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Medications that cause hearing loss and other side effects.

Medications that harm your hearing are remarkably common. From tinnitus medications that stop the ringing in the ears to drugs that may cause hearing loss, here’s the low-down on drugs that affect your hearing for better or for worse.

Your Hearing Can be Affected by Medicines

The United States makes up almost half of the $500 billion dollar pharmaceutical market. Do you regularly use over-the-counter medication? Or maybe your doctor has prescribed you with some type of medication. All medications have risks, and while side effects and risks may be mentioned in the paperwork, no one ever thinks they’ll be affected. That’s why emphasizing that certain medications may raise your risk of hearing loss is so relevant. Some medications can, on the plus side, help your hearing, like tinnitus medication. But how do you know which drugs are ok and which ones are the medications will be harmful? And what to do if a doctor prescribes drugs that lead to hearing loss? A little insight on the subject can really help.

1. Your Ears Can be Damaged by Over-The-Counter Pain Relievers

Many people are shocked to find out that something they take so casually might cause loss of hearing. How often hearing loss happened in individuals who were using many different painkillers was studied by researchers. This link is supported by several studies of both men and women. A collaborative study among Harvard, Brigham Young and Women’s Hospital discovered something alarming. Over-the-counter painkillers, if used on a regular basis, will damage hearing. 2 or more times a week is described as regular use. People who deal with chronic pain commonly take these kinds of medicines at least this frequently. Temporary loss of hearing can result from taking too much aspirin at once and over time can become permanent. NSAID medications that contain ibuprofen, acetaminophen and naproxen appear to be the most common. But you might be shocked to find the one with the strongest link. The drug typically known as acetaminophen was the culprit. For men under the age of 50 there’s nearly double the risk of hearing loss if they were taking this drug to deal with chronic pain. Just for the record, prescription painkillers are just as bad. Here are a few prescription drugs that may cause hearing loss:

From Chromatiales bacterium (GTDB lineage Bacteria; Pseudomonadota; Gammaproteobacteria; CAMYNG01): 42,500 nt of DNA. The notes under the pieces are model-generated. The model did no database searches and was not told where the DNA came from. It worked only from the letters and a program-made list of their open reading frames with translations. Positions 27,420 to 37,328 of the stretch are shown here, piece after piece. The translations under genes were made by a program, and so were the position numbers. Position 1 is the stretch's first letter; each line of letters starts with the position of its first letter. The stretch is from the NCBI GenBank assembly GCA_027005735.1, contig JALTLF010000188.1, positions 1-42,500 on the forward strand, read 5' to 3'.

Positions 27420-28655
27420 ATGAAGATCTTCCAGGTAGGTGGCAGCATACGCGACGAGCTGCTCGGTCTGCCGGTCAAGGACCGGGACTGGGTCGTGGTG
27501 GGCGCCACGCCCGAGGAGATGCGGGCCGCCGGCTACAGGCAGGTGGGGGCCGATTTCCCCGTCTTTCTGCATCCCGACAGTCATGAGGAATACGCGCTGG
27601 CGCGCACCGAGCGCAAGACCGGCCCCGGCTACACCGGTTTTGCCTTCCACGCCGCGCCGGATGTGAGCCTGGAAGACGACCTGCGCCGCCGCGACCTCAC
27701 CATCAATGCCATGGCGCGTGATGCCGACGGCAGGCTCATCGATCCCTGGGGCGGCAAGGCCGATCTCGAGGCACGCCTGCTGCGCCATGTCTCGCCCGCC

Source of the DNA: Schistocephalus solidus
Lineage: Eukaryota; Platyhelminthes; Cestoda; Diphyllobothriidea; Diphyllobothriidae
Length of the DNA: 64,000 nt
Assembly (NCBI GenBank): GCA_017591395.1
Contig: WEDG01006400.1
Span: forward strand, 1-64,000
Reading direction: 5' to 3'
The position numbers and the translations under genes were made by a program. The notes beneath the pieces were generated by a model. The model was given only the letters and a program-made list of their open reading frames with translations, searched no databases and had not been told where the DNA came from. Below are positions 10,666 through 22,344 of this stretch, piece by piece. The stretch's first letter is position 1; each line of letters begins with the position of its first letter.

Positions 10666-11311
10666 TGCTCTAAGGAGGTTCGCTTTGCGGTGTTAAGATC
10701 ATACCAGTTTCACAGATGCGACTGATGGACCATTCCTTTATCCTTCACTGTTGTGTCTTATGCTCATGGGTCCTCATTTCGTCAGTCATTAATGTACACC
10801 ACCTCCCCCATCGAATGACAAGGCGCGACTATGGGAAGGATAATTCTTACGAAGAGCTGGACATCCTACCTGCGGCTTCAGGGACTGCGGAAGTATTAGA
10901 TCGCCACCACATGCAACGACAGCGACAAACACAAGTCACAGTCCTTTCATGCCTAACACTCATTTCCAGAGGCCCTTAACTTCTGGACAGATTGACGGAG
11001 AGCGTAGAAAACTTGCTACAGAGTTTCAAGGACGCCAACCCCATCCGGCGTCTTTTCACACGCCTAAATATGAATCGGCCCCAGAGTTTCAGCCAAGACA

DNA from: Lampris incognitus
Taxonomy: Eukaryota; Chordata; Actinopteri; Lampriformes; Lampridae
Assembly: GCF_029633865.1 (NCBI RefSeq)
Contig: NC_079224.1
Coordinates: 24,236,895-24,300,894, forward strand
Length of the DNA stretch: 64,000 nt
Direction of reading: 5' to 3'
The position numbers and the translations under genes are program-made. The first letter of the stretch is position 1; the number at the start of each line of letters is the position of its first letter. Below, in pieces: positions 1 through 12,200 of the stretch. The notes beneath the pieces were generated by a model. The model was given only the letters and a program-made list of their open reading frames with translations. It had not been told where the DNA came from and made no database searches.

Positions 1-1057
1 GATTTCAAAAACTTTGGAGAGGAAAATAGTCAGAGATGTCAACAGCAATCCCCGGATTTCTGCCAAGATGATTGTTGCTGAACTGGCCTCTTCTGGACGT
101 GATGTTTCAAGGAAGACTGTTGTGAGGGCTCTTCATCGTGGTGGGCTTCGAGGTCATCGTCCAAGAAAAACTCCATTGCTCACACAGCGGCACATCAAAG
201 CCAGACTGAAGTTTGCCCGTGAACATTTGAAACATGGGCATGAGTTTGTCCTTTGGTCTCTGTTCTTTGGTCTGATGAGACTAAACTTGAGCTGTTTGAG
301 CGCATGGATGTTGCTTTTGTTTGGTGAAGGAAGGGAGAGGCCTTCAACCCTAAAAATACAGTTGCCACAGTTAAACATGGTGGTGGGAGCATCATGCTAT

• Methadone
  • Oxycodone